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Glycemic Index: WTF is it!?

Glycemic Index: WTF is it!?

It’s truly unbelievable on just how misinformed the general public is as it relates to carbs and how they REALLY effect the body.

A guilty pleasure of mine is dropping knowledge bombs on  people who I speak with during consults, or who just email me asking me questions about their diet and feel it appropriate to point out the fact they are “carb sensitive”.

Nobody is carb sensitive unless you’ve rendered yourself as such as a result of the fact you eat like sh*t, and have no consistency with your diet aside from the fact it’s not consistent in any way imaginable.
With that out of the way….

Carbs are and will continue to be your bodies main source of energy.

The only exception to this is if you’re older, live a sedentary, (non-active) lifestyle, and have no desire whatsoever to improve on the way you look naked.

If you’re reading this, probability suggests you’re not one of those people.

I know how overwhelming and irritating it can be seeing so much conflicting information out there, but at day’s end the SECRET TO LOSING FAT and getting lean, comes down to nothing more than burning more calories than you’re taking in on a daily basis.

That’s it.

Today we are going to talk about carbs, the differences between carbs, and exactly what the hell the Glycemic index is and just how important it is or is not….

What’s the difference between High and Low GI carbs?

The difference is identified in the rate at which said carbohydrate is formed into glucose and enters the body through the blood stream.


a simple sugar that is an important energy source in living organisms and is a component of many carbohydrates.
***IMPORTANT!:  excess glucose not stored in the liver or muscles will be converted to and stored as fat!! Hence the concept and importance  of practicing portion control and  exercising routinely.
What does GI mean?

GI stands for the Glycemic Index. As stated prior, it measures the rate carbs enter the bloodstream. The reason this would be important in theory, is this “rate” determines exactly how a certain carbohydrate will impact blood glucose.

This system was developed for diabetics so they had a resource to help them regulate and stabilize blood sugar levels.

The system subsequently became popular for athletes and fitness enthusiasts to assist in maintaining optimal levels of energy to assist with performance and recovery.

Hence the controversy began as it typically will, once meatheads get involved and start adding their 2 cents and “bro-science” ideologies. 🙂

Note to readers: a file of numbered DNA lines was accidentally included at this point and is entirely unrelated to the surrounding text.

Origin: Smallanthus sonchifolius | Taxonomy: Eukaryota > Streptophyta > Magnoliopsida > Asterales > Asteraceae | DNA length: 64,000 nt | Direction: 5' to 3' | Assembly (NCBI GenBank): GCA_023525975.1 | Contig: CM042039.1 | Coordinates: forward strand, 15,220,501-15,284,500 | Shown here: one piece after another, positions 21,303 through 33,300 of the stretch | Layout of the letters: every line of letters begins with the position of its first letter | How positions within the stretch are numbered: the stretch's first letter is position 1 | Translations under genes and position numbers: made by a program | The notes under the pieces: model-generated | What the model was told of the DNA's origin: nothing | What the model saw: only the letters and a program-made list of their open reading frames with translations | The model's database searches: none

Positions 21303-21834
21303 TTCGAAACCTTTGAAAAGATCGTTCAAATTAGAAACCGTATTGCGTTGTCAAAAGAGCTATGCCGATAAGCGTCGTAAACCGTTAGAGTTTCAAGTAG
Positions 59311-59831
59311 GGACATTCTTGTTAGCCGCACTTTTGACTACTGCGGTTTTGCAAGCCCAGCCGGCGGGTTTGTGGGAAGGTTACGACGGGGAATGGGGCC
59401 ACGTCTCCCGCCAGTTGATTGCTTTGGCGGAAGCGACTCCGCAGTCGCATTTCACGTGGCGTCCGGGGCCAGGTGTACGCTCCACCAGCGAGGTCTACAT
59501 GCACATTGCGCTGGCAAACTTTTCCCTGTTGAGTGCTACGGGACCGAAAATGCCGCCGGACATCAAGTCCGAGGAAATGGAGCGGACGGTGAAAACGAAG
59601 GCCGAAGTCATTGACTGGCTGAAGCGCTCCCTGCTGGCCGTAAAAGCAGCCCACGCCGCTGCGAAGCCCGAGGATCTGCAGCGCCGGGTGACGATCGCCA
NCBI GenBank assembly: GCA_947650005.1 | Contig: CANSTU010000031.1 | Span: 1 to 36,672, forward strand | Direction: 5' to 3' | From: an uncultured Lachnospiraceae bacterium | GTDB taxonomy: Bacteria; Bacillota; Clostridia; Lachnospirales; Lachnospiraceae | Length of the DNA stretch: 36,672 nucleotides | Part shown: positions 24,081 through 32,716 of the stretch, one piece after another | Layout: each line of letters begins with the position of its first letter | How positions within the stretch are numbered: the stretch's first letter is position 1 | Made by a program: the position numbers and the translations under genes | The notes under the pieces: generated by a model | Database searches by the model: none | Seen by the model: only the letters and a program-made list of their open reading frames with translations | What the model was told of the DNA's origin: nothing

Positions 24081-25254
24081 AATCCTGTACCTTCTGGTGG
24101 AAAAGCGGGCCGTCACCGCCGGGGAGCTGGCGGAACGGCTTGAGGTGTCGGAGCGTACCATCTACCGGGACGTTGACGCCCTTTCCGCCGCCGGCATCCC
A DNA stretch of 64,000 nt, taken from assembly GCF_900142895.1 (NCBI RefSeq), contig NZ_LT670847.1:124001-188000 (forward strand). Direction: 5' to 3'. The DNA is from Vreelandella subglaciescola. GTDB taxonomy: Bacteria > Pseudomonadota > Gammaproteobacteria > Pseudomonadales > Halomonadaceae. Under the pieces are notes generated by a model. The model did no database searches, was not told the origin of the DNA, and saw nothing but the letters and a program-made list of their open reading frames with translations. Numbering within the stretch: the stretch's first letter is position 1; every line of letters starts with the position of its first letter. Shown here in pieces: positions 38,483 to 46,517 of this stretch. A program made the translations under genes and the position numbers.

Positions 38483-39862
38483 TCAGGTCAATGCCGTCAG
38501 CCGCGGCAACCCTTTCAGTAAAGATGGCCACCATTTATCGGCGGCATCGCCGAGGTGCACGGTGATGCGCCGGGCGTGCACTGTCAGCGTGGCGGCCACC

Basically carb sources are categorized as high or low on the GI based off how much glucose reaches the blood stream in the first 3 hours of consumption.

The more glucose that reaches the blood  in the that time, the the higher the GI for that carb source.
Get it? Good! You’re basically an expert now….

List of Low GI carbs: (Slower digesting for sustained levels of energy)

-Green veggies
-Converted Rice
-Sweet Potato
-Ice cream (huh!?)

List of High GI carbs to be consumed in moderation: (Faster digesting that increases the probability of being stored as body fat, and often contain high levels of sugar which trigger a pleasure center in our brains that can and will lead to over eating)

-Excessive Sugary foods
-Kids cereals
-White breads
-Processed/instant pretty much anything
-Soda (This can include diet as well!!!)
In conclusion:
The GI can certainly be a useful tool for planning your nutrition.

But like anything there are always variables to be considered, like the fact that Ice cream is actually categorized as Low Gi because of the fact it’s low in protein and contains fat that aids in digestion, but more compellingly the fact that  fat loss is a direct by product of calories in vs. calories out, regardless of where those calories come from, provided you’re getting in enough protein to preserve and enhance lean muscle, and getting in enough fiber to aid with digestion and the absorption of valuable nutrients.

Obviously it doesn’t take Physician or nutritionist credentials to determine its ideal to take in the majority of carbs from the low GI list,  as these will be higher in vitamins, nutrients, and have much more fiber, aside from the ice cream of course. 🙂

But the reality is if you’re eating a healthy, regimented diet conducive to your goals 90% of the time, and working out at least semi routinely, it is perfectly ok to have the occasional piece of cake, candy, or anything else that you just feel like eating for no other reason that it makes you happy!
In fact, from a mental standpoint it is highly encouraged!!

Hence the reason why I incorporate commonly referred to as “cheat meal” foods on my meal prep companies weekly menu. IE bison burgers, protein pizza, pancakes, and more…

I’ve been doing this a long time and have figured out the  psychological aspect of “dieting” is in fact the most challenging for people. So by providing them meals that keep them mentally gratified, they are able to stay consistent and actually follow through with their respected meal plan.

I enjoy breaking stigmas and BS myths circulating around social media that throw so many people off track and leave them frustrated and unclear as to what they’re doing wrong!!

It’s my intention to change the mental associations that  people have developed when they think of the word “diet” or “healthy meal plan”.

It doesn’t have to be bland chicken and broccoli to fall under the “healthy” category and help you get the results you want with your body. Not even close…

So go take some sort of action step toward achieving your goals and make sure you kick ass this week!!!
Thanks for reading and I hope you find this information helpful as you continue your journey to the new and improved you!

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